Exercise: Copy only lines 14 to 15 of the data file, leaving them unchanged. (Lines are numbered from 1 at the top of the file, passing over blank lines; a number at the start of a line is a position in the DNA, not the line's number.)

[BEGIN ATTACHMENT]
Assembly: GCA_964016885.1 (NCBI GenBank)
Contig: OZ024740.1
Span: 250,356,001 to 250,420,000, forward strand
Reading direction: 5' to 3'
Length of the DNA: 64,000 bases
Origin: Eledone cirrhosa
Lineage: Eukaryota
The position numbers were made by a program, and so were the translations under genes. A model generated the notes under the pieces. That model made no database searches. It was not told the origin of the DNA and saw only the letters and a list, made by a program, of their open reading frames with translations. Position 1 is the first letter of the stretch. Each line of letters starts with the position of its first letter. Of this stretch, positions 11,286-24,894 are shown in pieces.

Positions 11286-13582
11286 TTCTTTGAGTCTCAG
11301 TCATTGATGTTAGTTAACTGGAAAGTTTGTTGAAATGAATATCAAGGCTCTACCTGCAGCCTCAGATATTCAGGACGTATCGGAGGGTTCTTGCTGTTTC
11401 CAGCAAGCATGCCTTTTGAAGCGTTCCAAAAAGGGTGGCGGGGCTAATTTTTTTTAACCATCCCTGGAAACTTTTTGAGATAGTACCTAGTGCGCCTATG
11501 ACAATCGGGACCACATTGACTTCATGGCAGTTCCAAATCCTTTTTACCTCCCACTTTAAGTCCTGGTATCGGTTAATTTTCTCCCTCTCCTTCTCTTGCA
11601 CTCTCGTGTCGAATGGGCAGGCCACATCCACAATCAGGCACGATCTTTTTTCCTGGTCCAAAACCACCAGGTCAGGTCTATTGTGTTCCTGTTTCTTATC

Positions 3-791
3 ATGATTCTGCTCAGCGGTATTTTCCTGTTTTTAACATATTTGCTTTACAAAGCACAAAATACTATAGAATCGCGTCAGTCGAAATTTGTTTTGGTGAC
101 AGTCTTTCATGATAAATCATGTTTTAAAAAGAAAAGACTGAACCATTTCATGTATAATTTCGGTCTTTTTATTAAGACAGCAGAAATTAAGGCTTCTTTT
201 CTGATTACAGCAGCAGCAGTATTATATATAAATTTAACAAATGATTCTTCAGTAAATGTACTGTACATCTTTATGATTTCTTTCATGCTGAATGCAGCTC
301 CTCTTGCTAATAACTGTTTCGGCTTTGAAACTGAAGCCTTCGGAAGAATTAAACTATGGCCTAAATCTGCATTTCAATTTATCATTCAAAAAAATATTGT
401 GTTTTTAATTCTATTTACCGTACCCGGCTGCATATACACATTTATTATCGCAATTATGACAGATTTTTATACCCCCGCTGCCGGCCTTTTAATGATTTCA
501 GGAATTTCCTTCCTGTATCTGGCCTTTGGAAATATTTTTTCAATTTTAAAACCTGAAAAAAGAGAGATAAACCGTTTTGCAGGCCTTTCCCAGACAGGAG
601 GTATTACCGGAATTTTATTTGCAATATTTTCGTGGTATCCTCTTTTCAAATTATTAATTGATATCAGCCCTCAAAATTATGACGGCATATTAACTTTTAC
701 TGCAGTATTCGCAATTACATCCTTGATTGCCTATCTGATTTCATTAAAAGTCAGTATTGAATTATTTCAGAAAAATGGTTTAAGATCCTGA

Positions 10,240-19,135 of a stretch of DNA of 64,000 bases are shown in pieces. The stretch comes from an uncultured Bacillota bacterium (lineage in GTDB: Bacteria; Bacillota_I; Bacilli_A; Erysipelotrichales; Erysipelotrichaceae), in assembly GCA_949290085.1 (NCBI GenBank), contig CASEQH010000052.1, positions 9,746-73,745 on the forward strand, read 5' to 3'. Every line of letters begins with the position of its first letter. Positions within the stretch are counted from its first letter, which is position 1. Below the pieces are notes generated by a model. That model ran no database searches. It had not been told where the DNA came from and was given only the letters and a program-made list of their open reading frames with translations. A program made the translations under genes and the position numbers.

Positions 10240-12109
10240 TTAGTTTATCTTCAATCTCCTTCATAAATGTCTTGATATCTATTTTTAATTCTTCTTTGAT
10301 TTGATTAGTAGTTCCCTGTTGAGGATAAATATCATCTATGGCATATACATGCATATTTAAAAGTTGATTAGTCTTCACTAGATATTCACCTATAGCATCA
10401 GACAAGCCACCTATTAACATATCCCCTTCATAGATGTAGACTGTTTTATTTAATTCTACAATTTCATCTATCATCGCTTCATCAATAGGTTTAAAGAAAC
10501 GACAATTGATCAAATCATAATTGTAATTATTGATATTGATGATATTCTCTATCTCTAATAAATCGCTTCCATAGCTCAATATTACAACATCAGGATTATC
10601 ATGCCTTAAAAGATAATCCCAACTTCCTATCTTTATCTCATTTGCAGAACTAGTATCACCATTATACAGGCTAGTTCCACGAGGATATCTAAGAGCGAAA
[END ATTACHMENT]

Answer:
11601 CTCTCGTGTCGAATGGGCAGGCCACATCCACAATCAGGCACGATCTTTTTTCCTGGTCCAAAACCACCAGGTCAGGTCTATTGTGTTCCTGTTTCTTATC

Positions 3-791